Ever met “the hugger” in a group? Ever noticed how some people just don’t want to be hugged? People have different levels of personal space requirements for lots of different reasons, and learning to pick up on their cues will help you put them at ease. Some folks are totally okay with hugging strangers and acquaintances; others are not. For some people, a handshake is pushing beyond their comfort zone. If you are in a situation where you extend a hand and the person looks at you with terror, just diffuse the tension by saying something like, “Oh, no worries! It’s nice to meet you,” as you pull your hand back and give a little nod. Personal space etiquette is cultural and regional, so it takes some practice to figure it out. But you can figure it out if you try!

7. Be flexible.

If you want to enjoy your life at all, you must learn some flexibility with people. They hardly ever do exactly what you think they will do or what you want them to do, so just get over it ahead of time. You cannot base your happiness on other people’s actions, so give them some grace! If your friend is running late, tell him, “No problem!  See you when you get here.” If your appointment has to cancel at the last minute, don’t sweat it. Let him go with a wave of grace. When you adopt a flexible attitude with people, you appear to be confident and independent instead of clingy and codependent.

8. Be positive.

Every party has a pooper … just be sure it isn’t YOU! Negativity kills relationships. If you are working to build a friendship or a love relationship, positivity is your best asset. I don’t mean fake, weird positivity, rather merely looking for the good stuff and choosing not to dwell on and proliferate all the bad stuff.  Life is full of bad stuff, and everyone already knows it. Give us a break and bring some sunshine to the situation!

9. Give more than you take.

Most people really do keep an unspoken tally of wrongs vs. rights, favors owed and mistakes made. It shouldn’t be that way, but it just is. If you want to build trust, you cannot be the one taking from the relationship all the time. You need to invest more than you withdraw. This applies to any kind of relationship, and it speaks volumes to the other person when you keep your investment high and your demands low.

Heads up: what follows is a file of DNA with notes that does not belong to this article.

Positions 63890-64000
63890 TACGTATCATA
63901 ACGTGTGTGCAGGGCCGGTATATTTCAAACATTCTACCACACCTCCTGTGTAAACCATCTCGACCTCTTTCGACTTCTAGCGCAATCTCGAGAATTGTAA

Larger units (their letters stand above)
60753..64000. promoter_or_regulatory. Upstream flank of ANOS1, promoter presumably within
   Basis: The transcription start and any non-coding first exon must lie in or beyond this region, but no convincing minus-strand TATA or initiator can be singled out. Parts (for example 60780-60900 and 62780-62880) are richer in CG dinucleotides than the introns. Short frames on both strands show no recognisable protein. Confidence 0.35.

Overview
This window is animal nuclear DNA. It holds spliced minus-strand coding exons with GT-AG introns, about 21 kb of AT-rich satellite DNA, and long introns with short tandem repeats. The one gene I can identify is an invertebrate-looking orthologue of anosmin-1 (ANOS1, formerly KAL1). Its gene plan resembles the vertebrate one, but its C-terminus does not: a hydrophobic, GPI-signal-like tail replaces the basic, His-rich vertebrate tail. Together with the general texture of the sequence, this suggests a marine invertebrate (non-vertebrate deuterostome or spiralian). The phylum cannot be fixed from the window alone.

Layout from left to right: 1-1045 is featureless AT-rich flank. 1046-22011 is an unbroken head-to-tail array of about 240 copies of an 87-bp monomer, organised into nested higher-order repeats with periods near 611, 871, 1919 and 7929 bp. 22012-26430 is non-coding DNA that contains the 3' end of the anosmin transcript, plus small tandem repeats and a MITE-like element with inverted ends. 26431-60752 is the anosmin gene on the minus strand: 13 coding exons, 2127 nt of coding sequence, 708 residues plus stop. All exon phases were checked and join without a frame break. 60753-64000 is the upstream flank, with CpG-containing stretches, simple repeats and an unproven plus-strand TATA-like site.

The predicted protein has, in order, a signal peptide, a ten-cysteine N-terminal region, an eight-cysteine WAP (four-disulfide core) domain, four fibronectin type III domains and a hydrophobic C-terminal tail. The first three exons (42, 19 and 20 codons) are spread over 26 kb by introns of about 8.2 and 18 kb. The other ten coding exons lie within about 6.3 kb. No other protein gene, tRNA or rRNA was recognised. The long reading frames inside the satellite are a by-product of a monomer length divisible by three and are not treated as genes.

10. Laugh at yourself.

Recovering from a mistake can be tricky. Inevitably, you will make mistakes with people—in communicating, in meeting expectations—but if you know how to recover, you will be just fine. Being able to laugh at yourself after a blunder shows your level of maturity, self-confidence and character. In order to do that, though, you might have to get over yourself a bit. (Actually, getting over yourself might be THE number one skill in dealing with people!) When you focus more on other people and adjust your output for their specific input languages, people tend to stick with you beyond your mistakes.

Why not add a few of these into your repertoire this week? Take some mental notes on the reactions you get when you implement them and see if it’s worth it!

What are some other ways you have found to start upping YOUR likeability factor?

About Crista Ashworth

Jesus-follower, worship leader, writer, foodie and professional laugher are the skills listed on Crista's resume. She is passionate about sharing tangible expressions of God's love and seeing people's hearts made alive through an encounter with Jesus. She is married to Tim and is mother to Claire and Graham, and currently resides in Berlin, Germany.